- Primary dealers, who are responsible for absorbing the supply not sold to direct and indirect bidders at auction.
- The drop in longer-dated yields pulled the yield curve flatter with the spread between the two- and 10-year yields last down about 2 basis points to 76.6 basis points.
NEW YORK: Strong demand for the $24 billion in 30-year US Treasury bonds on auction Thursday drove longer-dated yields lower and the yield curve flatter in afternoon trade.
Primary dealers, who are responsible for absorbing the supply not sold to direct and indirect bidders at auction, took home just 17.4% of the pool, roughly the result last hit in July. The 30-year yield fell to session lows after the auction and was last down 5.3 basis points to 1.636%. The benchmark 10-year yield fell 3.3 basis points on Thursday to 0.908%.
The drop in longer-dated yields pulled the yield curve flatter with the spread between the two- and 10-year yields last down about 2 basis points to 76.6 basis points. The spread between the five- and 30-year yields was last down about 3 basis points to 125.2.
"Yields this afternoon are being driven by the very strong auction, which stirred demand at the long end," said Gennadiy Goldberg, interest rates strategist at TD Securities, "as well as some headlines that suggests that passage of a bipartisan stimulus bill may be farther away that we initially expected."
A US Senate vote on a stopgap measure to keep the government running could slip to the Friday deadline, a leading Republican said, as a top Democrat suggested wrangling over a spending package and coronavirus aid could drag on through Christmas.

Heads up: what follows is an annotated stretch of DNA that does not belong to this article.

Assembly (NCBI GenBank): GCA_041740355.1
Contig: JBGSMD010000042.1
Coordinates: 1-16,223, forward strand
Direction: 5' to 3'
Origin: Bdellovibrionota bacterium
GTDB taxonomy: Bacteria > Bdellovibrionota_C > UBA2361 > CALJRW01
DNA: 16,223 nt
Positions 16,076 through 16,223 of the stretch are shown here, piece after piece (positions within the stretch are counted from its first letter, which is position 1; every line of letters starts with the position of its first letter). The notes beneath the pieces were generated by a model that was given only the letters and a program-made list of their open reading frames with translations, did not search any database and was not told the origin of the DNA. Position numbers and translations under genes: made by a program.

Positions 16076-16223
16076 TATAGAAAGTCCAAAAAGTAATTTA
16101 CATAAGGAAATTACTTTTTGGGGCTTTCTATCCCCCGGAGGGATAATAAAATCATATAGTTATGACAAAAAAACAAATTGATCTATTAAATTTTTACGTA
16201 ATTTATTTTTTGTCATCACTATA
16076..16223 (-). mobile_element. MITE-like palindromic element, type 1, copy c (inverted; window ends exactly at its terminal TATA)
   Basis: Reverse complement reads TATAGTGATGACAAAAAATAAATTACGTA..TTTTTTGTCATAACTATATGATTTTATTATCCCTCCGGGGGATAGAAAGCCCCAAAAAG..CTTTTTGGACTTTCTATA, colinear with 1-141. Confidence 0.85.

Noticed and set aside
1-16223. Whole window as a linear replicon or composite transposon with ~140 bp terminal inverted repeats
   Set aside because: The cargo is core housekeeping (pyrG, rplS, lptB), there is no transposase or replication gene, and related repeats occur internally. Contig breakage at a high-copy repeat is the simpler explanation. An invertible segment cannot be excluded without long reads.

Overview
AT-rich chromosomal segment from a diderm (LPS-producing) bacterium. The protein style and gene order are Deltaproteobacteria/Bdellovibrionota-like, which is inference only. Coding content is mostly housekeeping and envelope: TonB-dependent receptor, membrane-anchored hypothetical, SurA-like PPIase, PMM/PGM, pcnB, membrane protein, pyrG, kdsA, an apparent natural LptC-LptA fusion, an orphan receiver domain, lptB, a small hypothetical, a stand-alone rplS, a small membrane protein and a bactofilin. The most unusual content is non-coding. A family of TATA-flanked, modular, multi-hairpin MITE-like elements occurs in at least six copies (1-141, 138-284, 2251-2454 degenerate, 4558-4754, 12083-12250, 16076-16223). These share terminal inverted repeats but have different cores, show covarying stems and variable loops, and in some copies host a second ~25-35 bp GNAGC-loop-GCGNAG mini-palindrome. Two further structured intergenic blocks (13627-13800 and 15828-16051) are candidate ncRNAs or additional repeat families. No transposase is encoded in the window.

The move lower in longer-dated yields on Thursday was not expected to reverse the broader trend higher in 10- and 30-year yields. Since the lows hit in March, the 10-year yield has risen more than 60 basis points, and the 30-year has risen nearly 100. The two-year yield, by comparison hit an all-time low in May and has since risen about 4 basis points.
Both rates have increased enough in the past several months that some analysts believe the Fed will purchase more longer-dated debt to cap yields and keep borrowing costs low. Since March the Fed has bought more than $2 trillion worth of Treasury debt, most of it in shorter-dated notes.
The Fed's policymaking committee is scheduled to meet next week.
"The Fed is clearly out there wanting to keep expectations on rates low and that they will continue to broaden their balance sheet significantly," said Stan Shipley, macro research analyst at Evercore ISI.
Goldberg also argued the Fed was likely to reweight their Treasury purchases next week.